Italien nach seiner kirchlichen Eintheilung.
1854 (dated) 14.5 x 16 in (36.83 x 40.64 cm)
This is Karl von Spruner's 1854 historical map of Italy and its ecclesiastical divisions. The map covers all of Italy divided into provinces from the area of Venice to Malta, including the islands of Sicily, Corsica, and Sardinia. The map additionally features four inset maps, two of the top right corner, one on the bottom right corner and one next to the left margin. The first inset map details Rome and its Suffragan Dioceses, the second details Naples, Sorrento, Amalfi, the third focuses on Benevento, Capua, etc., and the forth identifies the seven basilicas of Rome. These includes the four patriarchal basilicas (including St. Peter's Basilica, one of the holiest Catholic sites, and St. John Lateran's Basilica, the official ecclesiastical seat of the bishop of Rome, who is the Pope) and the three minor basilicas. The whole is rendered in finely engraved detail exhibiting throughout the fine craftsmanship of the Perthes firm. Prepared by Karl Spruner for publication as plate It VI in the second edition of Justus Perthes' 1854 Historich-Geographischer, Hand-Atlas zur Geschichte der Staaten europa's vom Anfang des Mittelalters bis auf die Neueste Zeit.
Karl von Spruner (November 15, 1803 - August 24, 1892) or Spruner Karl von Merz or Spruneri was a Stuttgart born cartographer, scientist, and map publisher active in Germany during the middle part of the 19th century. Joining the Bavarian army at the tender age of 11, Spruner dedicated most of his life to military service. Spruner's superiors, recognizing his keen intellect, eventually assigned him to the army's cartographic division. Military education earned him the title of Doctor of Cartography in 1852. In 1855 he attained the rank of Lieutenant-Colonel and, in 1883, General. Cartographically, Spruner is best known for his historical atlases, most of which were published by the Justus Perthes firm. His much admired maps studiously applied historical political geographies to contemporary physical geographies. Spruner also worked with Heinrich Theodore Menke, a well-known German mapmaker, to produce and later revise his many historical maps. In 1886, after 72 years of professional military service, Spruner formally retired. He died seven years later in Munich in on August 24th of 1892.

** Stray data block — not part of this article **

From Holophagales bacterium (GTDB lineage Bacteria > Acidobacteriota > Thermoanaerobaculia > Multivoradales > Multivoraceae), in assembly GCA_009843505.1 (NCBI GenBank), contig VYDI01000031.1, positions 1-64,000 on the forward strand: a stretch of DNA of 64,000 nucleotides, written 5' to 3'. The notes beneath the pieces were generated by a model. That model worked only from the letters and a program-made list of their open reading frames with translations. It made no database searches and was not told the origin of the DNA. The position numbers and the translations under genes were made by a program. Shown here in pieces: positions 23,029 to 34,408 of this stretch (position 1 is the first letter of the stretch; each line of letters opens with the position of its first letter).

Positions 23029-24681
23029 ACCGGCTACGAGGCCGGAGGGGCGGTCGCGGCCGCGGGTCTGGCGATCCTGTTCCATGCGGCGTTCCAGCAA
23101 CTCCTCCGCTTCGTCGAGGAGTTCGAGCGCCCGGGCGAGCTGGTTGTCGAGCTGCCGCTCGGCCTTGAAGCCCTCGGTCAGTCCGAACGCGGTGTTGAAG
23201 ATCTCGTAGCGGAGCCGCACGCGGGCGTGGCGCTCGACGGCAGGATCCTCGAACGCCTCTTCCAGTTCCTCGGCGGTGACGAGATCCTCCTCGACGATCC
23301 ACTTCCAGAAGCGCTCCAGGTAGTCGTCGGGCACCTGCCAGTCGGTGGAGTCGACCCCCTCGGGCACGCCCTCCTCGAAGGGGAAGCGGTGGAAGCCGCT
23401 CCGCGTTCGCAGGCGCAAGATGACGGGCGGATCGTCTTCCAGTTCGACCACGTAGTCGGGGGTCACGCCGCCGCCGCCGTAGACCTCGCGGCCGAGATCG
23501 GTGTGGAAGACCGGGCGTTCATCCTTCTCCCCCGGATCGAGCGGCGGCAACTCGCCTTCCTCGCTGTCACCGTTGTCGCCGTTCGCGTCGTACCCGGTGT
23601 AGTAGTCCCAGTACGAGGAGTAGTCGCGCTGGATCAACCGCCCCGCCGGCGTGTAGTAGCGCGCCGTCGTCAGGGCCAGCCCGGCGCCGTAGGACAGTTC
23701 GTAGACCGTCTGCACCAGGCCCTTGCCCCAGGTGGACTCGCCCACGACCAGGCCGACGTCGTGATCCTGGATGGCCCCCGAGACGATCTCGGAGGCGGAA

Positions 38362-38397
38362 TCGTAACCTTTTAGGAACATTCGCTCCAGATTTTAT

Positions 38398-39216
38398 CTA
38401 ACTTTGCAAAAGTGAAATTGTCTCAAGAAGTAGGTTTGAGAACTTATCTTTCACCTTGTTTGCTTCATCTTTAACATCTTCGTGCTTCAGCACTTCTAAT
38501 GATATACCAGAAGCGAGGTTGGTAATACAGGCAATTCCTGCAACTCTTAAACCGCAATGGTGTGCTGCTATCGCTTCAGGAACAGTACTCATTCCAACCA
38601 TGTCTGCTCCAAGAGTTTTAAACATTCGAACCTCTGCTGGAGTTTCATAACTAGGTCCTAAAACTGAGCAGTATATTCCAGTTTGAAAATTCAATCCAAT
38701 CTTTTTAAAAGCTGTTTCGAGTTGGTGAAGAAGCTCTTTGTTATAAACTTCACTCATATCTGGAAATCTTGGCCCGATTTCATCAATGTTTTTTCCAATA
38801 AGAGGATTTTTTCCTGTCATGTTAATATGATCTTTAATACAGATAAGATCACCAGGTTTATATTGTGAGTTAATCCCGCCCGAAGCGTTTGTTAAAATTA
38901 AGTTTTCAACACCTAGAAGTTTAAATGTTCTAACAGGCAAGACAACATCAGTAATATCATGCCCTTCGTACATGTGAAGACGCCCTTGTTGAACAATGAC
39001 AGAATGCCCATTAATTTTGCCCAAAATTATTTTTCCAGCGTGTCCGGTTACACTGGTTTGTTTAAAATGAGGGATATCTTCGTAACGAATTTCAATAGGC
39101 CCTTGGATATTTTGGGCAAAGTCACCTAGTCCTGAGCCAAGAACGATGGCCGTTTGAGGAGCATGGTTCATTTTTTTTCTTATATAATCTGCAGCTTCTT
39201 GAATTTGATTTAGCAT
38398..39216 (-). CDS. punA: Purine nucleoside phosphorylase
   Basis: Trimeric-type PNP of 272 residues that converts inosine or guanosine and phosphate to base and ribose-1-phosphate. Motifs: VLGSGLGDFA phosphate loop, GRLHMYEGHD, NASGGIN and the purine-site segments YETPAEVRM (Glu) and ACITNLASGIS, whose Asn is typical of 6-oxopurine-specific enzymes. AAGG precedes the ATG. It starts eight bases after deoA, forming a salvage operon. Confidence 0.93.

Justus Perthes (1749 - 1812) was one of the most important German cartographic engravers of the 19th century. Perthes began his publishing empire with the 1784 issue of the famed survey of European nobility known as the Almanac de Gotha. In 1817 Perthes switched his focus to cartographic publishing. From 1817 to 1890 the Perthes firm would issue thousands of maps for more than 20 different atlases. Along with the visionary editors Stieler, Peterman, Meyer and Spruner, the Perthes firm pioneered the Hand Atlas. He also produced a number of important wall maps and case maps. Perthes maps are admired for their steel plate engraving, incredible detail, dedication to accuracy, and fine colorization. The Justus Perthes firm continues to produce maps and atlases to this day.
Spruner, Karl, Historich-Geographischer, Hand-Atlas zur Geschichte der Staaten Europa's vom Anfang des Mittelalters bis auf die Neueste Zeit, 1854.
Very good. Blank on verso. Original centerfold. Original platemark visible.
Rumsey 2600.019. OCLC 4125021.